That's quite an accusation to make. I hope you're sure of your facts, because data can go missing for all sorts of reasons, not all of them malicious.
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Offline Mike Morrell

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Re: Hackers - more prolific than ever it would appear
« Reply #3 on: Thursday 02 November 17 16:59 GMT (UK) »
Mike in Cumbria makes a good point. During the past weeks, Microsoft have been rolling out a major update to Windows 10 (The 'Fall Creators update'). The update is completely automatic and the first part of the process seems to be done in the background so you wouldn't even know it was happening. During the later parts, users are asked too sit back and wait while the PC is updated and restarted a few times. If this update didn't go as planned, it could result in apparent 'data loss'. This happened to someone I do voluntary work for. Something went awry and he's basically got a 'clean PC'. His programs and data (which wasn't much) have disappeared.

Your computer could have been physically wiped clean by a hacker but it's quite possible that your data is still physically on the hard drive, just not accessible via windows (or whatever). There are IT companies that can check what's on the disc with special programs and try to restore as much as possible (for a fee). Some companies even specialise in recovering 'lost' data. I've no idea what they would charge but it's worth checking out. In the meantime - since it seems you're being targeted -  I would avoid using the internet via your PC. The less it's 'interfered with', the better the chance of restoring the lost data.

I do wonder what the 'payoff' is for the hacker unless it's someone (working for someone) you know and have offended in some way. Malice could then be the reason for targeting you. Normally, hackers want something of value, either by demanding a ransom to get your data back or by collecting and selling e-mail addresses, bank details, etc. The only reasons I can think of to alert you to the intrusion by wiping your PC is either a future ransom demand or just plain malice.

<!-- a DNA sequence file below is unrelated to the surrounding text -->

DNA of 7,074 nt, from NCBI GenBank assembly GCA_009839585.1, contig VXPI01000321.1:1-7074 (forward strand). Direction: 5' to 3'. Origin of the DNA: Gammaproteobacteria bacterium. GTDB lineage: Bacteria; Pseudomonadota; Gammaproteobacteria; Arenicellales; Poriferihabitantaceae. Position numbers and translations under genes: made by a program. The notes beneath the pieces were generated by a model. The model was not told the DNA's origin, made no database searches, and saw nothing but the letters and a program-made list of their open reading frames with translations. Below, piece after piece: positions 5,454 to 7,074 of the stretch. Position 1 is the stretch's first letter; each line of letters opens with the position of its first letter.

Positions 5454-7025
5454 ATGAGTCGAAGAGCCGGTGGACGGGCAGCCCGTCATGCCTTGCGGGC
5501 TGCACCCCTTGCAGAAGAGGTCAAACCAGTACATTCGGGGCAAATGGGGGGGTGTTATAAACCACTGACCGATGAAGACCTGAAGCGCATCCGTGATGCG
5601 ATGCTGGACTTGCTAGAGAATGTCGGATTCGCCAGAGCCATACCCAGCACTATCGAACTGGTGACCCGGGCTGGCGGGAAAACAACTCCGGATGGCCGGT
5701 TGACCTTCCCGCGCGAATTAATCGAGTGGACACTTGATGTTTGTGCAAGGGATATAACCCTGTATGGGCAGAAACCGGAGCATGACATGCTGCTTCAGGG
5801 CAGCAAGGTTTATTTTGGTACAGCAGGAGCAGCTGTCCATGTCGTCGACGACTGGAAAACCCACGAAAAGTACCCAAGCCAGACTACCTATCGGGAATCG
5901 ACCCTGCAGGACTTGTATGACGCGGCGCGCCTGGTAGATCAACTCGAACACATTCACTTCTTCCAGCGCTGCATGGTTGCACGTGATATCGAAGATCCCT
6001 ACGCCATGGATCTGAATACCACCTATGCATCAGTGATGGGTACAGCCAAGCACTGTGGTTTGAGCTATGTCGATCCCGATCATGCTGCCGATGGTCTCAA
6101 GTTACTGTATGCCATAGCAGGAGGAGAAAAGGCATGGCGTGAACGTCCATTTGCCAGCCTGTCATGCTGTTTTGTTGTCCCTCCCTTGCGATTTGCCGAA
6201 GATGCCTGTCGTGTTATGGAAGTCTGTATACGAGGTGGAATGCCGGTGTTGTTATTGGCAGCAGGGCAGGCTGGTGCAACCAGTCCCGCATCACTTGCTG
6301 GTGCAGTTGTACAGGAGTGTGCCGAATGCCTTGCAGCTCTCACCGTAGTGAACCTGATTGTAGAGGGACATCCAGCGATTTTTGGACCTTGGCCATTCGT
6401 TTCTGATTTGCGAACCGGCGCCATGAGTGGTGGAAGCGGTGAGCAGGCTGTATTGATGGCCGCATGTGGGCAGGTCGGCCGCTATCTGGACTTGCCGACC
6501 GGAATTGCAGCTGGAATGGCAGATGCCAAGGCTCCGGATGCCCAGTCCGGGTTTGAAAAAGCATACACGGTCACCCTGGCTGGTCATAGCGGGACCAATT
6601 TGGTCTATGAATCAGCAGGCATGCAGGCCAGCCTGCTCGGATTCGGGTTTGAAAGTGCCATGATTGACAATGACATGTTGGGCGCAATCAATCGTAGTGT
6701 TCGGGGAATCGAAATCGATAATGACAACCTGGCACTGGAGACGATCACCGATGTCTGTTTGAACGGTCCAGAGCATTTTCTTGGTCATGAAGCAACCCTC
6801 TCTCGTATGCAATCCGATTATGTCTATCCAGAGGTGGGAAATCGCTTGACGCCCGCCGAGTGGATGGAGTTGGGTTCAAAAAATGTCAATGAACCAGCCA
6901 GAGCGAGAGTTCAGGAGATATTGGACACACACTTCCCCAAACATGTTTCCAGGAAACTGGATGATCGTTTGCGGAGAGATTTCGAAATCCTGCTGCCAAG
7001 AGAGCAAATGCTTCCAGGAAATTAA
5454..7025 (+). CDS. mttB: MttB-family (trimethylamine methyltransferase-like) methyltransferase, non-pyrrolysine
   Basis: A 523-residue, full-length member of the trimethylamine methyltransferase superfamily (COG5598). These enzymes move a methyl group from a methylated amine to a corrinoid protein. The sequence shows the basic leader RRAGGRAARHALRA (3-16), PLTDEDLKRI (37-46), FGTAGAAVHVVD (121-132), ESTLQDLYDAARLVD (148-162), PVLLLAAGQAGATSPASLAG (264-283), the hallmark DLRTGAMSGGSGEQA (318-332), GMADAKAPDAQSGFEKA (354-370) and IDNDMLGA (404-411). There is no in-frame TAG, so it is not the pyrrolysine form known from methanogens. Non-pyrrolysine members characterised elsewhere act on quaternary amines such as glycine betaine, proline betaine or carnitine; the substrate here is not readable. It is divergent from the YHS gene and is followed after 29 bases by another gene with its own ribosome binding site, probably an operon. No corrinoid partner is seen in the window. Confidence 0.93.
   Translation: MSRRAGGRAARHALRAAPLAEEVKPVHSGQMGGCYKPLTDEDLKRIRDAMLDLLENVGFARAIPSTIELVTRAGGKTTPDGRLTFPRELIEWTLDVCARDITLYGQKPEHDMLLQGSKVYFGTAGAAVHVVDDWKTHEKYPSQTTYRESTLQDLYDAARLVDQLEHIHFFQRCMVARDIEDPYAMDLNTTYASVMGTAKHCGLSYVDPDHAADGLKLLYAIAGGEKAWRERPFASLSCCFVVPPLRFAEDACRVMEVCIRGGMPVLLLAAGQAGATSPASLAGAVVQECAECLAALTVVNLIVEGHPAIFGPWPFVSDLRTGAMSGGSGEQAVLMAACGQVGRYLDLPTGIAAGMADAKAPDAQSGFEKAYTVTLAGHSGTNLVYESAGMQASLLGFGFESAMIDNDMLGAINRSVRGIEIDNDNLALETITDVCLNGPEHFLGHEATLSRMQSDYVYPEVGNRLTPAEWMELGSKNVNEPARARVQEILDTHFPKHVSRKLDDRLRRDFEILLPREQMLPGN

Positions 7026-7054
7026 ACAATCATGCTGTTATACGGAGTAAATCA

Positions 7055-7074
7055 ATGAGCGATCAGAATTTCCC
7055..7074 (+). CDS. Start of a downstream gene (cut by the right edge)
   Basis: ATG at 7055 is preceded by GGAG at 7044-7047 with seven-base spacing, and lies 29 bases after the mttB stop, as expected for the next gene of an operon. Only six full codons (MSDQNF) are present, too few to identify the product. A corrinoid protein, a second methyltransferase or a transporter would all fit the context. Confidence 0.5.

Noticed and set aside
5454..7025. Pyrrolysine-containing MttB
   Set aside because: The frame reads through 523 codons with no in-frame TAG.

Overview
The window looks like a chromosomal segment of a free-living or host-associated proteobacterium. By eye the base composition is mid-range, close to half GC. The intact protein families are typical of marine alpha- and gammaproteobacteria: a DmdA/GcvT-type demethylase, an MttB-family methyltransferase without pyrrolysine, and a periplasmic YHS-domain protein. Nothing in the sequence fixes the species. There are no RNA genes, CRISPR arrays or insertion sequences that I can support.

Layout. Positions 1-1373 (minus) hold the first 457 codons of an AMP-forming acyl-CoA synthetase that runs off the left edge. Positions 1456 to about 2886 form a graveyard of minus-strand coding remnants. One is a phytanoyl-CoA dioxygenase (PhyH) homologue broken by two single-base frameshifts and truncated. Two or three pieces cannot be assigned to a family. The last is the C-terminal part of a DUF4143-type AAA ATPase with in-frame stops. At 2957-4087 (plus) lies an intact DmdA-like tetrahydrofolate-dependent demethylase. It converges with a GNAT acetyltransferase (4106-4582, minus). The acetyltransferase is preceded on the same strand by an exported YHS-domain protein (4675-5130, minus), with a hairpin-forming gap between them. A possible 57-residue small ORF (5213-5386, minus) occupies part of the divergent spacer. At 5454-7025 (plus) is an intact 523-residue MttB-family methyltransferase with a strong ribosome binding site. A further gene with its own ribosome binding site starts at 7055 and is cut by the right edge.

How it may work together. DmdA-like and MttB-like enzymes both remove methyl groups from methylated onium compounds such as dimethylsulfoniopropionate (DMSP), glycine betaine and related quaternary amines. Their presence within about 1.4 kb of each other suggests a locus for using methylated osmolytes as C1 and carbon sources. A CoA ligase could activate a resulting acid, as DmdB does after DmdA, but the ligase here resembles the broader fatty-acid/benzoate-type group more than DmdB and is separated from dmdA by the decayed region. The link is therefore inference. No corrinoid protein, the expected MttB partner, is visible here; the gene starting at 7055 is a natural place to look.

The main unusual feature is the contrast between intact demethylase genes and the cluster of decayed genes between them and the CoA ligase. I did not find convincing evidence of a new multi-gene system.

However much data you're able to recover, the very first thing to do (off-line) is to make a copy to a memory stick/external drive. The second thing is (with advice from the people who recovered your data) is to beef up your on-line protection with something like Norton or Avast. Also change the passwords for your modem/router and check that the security settings are OK. Your internet provider should be able to help you do this.
The third thing to do is to completely scan your PC for 'Malware' which might have already been put there. You could also ask the IT-company who helps you recover any data to do this first. Don't forget to scan the external copy of the data too.

The last thing to do is to set up a backup schedule either to an external drive or to somewhere in the cloud (using something like backblaze). If you data is valuable and not backed up on an ancestry site, I'd recommend regular backups both to an external drive and to the cloud. Then whatever happens to one of them, you always have the other.

Mike

Offline BumbleB

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Re: Hackers - more prolific than ever it would appear
« Reply #4 on: Thursday 02 November 17 17:43 GMT (UK) »
My advice would be to contact a computer professional in your locality.  I'm lucky in that I have one here in Tamworth, and if things appear to go wrong then I contact him in the first instance. 

As for your tree on Ancestry - visit your local library and try to access the tree from there - you're not compromising your computer, and it, hopefully, will confirm that your tree still exists.

Good luck  :)  ;)
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Offline groom

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Re: Hackers - more prolific than ever it would appear
« Reply #5 on: Thursday 02 November 17 17:50 GMT (UK) »
Surely unless a hacker has managed to get into your Ancestry Account and delete your tree using your User name, it should still be there?